The F-Word

I have been reading an awful lot about Foodies lately.

An assignment for school has me analyzing 25 online food articles.  Some are written by true “gastronomes” (Item: Did France’s Le Fooding movement just snub Guy Savoy?!) while others take a grittier approach (Silk moth caterpillers = good eating!).    Despite their differences, one characteristic has been painfully universal: it’s all sort of embarrassing.

Take that with a grain of Himalayan Pink Sea Salt.  Writing about food is obviously something I really care about.  There are many writers who do good by drawing attention to certain issues, and many more that grow personally from thinking through what they eat (taking into account the the occasional fluff).  But what about the writer who masks gluttony as appreciation?  Or the smug celebrity chef who’s fences keep the public out?  Foodies may be fun, some may be talented, but often, they’re wolves in Curried Lamb’s clothing.

That’s why it was so refreshing to read B.R. Myers’ Atlantic article, The Moral Crusade Against Foodies.  Basically, it’s an informed rant against pretentious food writing.  And while Myers’ argument has no shortage of gross generalizations, it shines a spotlight on a trend that may harm as much as it helps.  Take the following (glorifying) passage from the Best Food Writing anthologies:

I watched tears streak down a friend’s face as he popped expertly cleavered bites of chicken into his mouth … He was red-eyed and breathing fast. “It hurts, it hurts, but it’s so good, but it hurts, and I can’t stop eating!” He slammed a fist down on the table. The beer in his glass sloshed over the sides. “Jesus Christ, I’ve got to stop!”

Enlightening?  Without a doubt.

Pumpkin Friday and Critical Nonsense

1. Louis, 2. Allen, 3. Hester, 4. Grand, 5. Rivington, 6. Suffolk IIX, 7. Elizabeth (I named them, too.)

Dedicated readers may remember a weird little phase I went through this time last fall:  I carved pumpkins, constantly.

Every Friday morning I would wake up extra early, carve a Jack-o-Lantern, and display it on a busy intersection a block from my apartment.  Pumpkin Fridays were social experiments.  They were meant to answer 2 questions:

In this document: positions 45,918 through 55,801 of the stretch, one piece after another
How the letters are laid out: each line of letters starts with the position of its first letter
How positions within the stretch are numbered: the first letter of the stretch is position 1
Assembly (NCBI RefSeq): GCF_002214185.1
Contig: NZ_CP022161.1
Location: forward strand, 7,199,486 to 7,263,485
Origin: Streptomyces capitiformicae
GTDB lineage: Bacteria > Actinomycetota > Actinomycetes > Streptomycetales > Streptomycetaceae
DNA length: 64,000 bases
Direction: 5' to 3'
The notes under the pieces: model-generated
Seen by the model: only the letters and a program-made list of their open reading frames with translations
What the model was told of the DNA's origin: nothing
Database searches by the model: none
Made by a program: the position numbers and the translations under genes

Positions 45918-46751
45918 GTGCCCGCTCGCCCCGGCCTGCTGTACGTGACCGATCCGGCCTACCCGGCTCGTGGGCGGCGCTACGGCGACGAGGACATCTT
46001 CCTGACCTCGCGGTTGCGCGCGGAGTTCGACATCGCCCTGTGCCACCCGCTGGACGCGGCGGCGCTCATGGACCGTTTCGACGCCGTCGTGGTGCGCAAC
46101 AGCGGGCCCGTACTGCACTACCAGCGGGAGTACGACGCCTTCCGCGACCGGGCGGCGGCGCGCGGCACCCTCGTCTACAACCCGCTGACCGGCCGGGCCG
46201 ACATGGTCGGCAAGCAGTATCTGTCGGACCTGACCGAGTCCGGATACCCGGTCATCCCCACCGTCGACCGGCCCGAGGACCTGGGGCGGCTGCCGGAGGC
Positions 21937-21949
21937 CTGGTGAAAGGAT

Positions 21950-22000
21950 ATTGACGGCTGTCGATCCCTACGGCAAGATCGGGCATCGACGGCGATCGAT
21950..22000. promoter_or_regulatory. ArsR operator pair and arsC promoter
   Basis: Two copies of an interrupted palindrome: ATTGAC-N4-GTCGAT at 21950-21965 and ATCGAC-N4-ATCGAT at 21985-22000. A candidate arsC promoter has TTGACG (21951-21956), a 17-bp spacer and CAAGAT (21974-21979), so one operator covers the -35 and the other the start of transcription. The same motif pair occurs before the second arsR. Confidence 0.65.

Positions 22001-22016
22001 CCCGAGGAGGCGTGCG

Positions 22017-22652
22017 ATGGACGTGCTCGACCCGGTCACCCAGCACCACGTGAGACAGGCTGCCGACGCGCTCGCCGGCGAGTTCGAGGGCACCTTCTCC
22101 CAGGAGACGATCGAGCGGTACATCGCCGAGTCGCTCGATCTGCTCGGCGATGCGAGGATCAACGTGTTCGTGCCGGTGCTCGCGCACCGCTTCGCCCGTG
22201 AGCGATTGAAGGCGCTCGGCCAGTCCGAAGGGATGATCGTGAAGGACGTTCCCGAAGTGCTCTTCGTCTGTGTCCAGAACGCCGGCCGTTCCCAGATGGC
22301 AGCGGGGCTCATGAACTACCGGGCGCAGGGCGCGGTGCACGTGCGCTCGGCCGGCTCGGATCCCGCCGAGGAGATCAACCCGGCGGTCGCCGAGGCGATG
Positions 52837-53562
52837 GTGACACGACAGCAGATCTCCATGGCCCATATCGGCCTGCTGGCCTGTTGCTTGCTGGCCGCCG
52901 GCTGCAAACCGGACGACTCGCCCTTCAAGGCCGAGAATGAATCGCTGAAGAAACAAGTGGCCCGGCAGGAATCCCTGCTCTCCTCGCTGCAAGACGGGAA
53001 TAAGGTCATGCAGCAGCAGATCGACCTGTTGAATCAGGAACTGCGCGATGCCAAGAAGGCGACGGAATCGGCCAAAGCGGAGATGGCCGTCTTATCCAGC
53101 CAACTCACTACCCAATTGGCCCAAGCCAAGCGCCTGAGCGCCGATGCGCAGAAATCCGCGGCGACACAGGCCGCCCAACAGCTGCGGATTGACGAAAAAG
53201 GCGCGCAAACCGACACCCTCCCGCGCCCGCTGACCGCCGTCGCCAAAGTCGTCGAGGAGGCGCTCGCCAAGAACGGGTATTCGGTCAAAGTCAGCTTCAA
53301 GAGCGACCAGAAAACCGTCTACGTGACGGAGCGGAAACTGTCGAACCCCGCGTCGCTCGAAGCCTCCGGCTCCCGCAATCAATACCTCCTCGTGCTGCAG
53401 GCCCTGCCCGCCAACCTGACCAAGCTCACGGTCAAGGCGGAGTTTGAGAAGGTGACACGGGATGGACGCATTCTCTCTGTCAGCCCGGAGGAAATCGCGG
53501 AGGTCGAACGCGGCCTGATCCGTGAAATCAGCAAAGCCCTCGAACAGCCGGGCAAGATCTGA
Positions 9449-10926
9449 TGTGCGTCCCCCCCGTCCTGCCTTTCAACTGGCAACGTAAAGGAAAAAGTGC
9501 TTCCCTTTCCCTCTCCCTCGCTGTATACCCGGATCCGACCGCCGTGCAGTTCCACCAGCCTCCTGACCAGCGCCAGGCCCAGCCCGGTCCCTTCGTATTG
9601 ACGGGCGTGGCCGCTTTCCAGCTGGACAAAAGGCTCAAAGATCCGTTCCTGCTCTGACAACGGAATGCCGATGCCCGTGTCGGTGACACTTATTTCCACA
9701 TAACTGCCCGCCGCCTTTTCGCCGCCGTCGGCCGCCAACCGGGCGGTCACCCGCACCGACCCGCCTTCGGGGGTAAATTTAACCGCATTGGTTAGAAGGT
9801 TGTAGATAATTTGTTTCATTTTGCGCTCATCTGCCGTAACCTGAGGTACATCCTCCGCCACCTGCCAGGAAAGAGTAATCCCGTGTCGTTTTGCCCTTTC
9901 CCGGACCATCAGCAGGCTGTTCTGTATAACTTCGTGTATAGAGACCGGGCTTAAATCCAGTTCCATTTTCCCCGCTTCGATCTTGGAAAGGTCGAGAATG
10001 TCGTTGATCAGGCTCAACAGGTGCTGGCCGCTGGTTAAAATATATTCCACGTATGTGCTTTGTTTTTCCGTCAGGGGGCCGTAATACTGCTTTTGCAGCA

1. How long could a shiny new Jack-o-Lantern survive in one of the most trafficked and drunken intersections in Manhattan?
  2. Could I move the needle of the Lower East Side’s festivity meter by introducing a steady stream of gourd art?

The answers, respectively, were about 2.5 days and maybe a little.  But it turns out they weren’t the important questions anyway.  The real insights of Pumpkin Fridays were in how they affected me.  I have to admit, that month and a half was especially grueling.  The jack-o-lantern process – even when streamlined – is long and messy.  You’d be surprised how badly a pumpkin a week can carve into your own free time (and sleep cycle, as it were).

Still, there was something intensely energizing about the whole thing.  So much so that as I remember it now, I feel that same electricity charging me up again.  Not because the pumpkins were making a splash in the community, not because they were particularly well done, not really because they were important in any way.  In fact, I found the process so exciting for just the opposite reason – carving the pumpkins had no immediate value.  It was an act of pure, impulsive, creativity… and zero reason.  Acting on that impulse – and freeing myself from the constraints of utilitarian time management – was one of the most refreshing experiences I’ve ever had.

It’s pretty wild how often being in this program has made me forget that lesson.  Time is very precious here, and when any resource starts to thin, it’s the superfluous nonsense that gets chopped first.  But what if the superfluous nonsense is what keeps you going?  Exhibit 1: It’s October 6th and my pumpkin count is still at zero.  Exhibit 2: How many new eating goodly posts have you read since September?  This blog may be a huge time drain, but it’s also one of my greatest sources of inspiration.  It sucks how easily the really important stuff can get reasoned away.

This is the last day before fall break.  I’ve got a midterm in an hour, a couple projects to hand in after that, and I’m out the door.  In the days to come, I really hope to rediscover my balance between what’s sensibly critical and what’s critical nonsense.  Of course – seeing as how I woke up early to study, but ended up writing about pumpkins instead – I might be well on my way.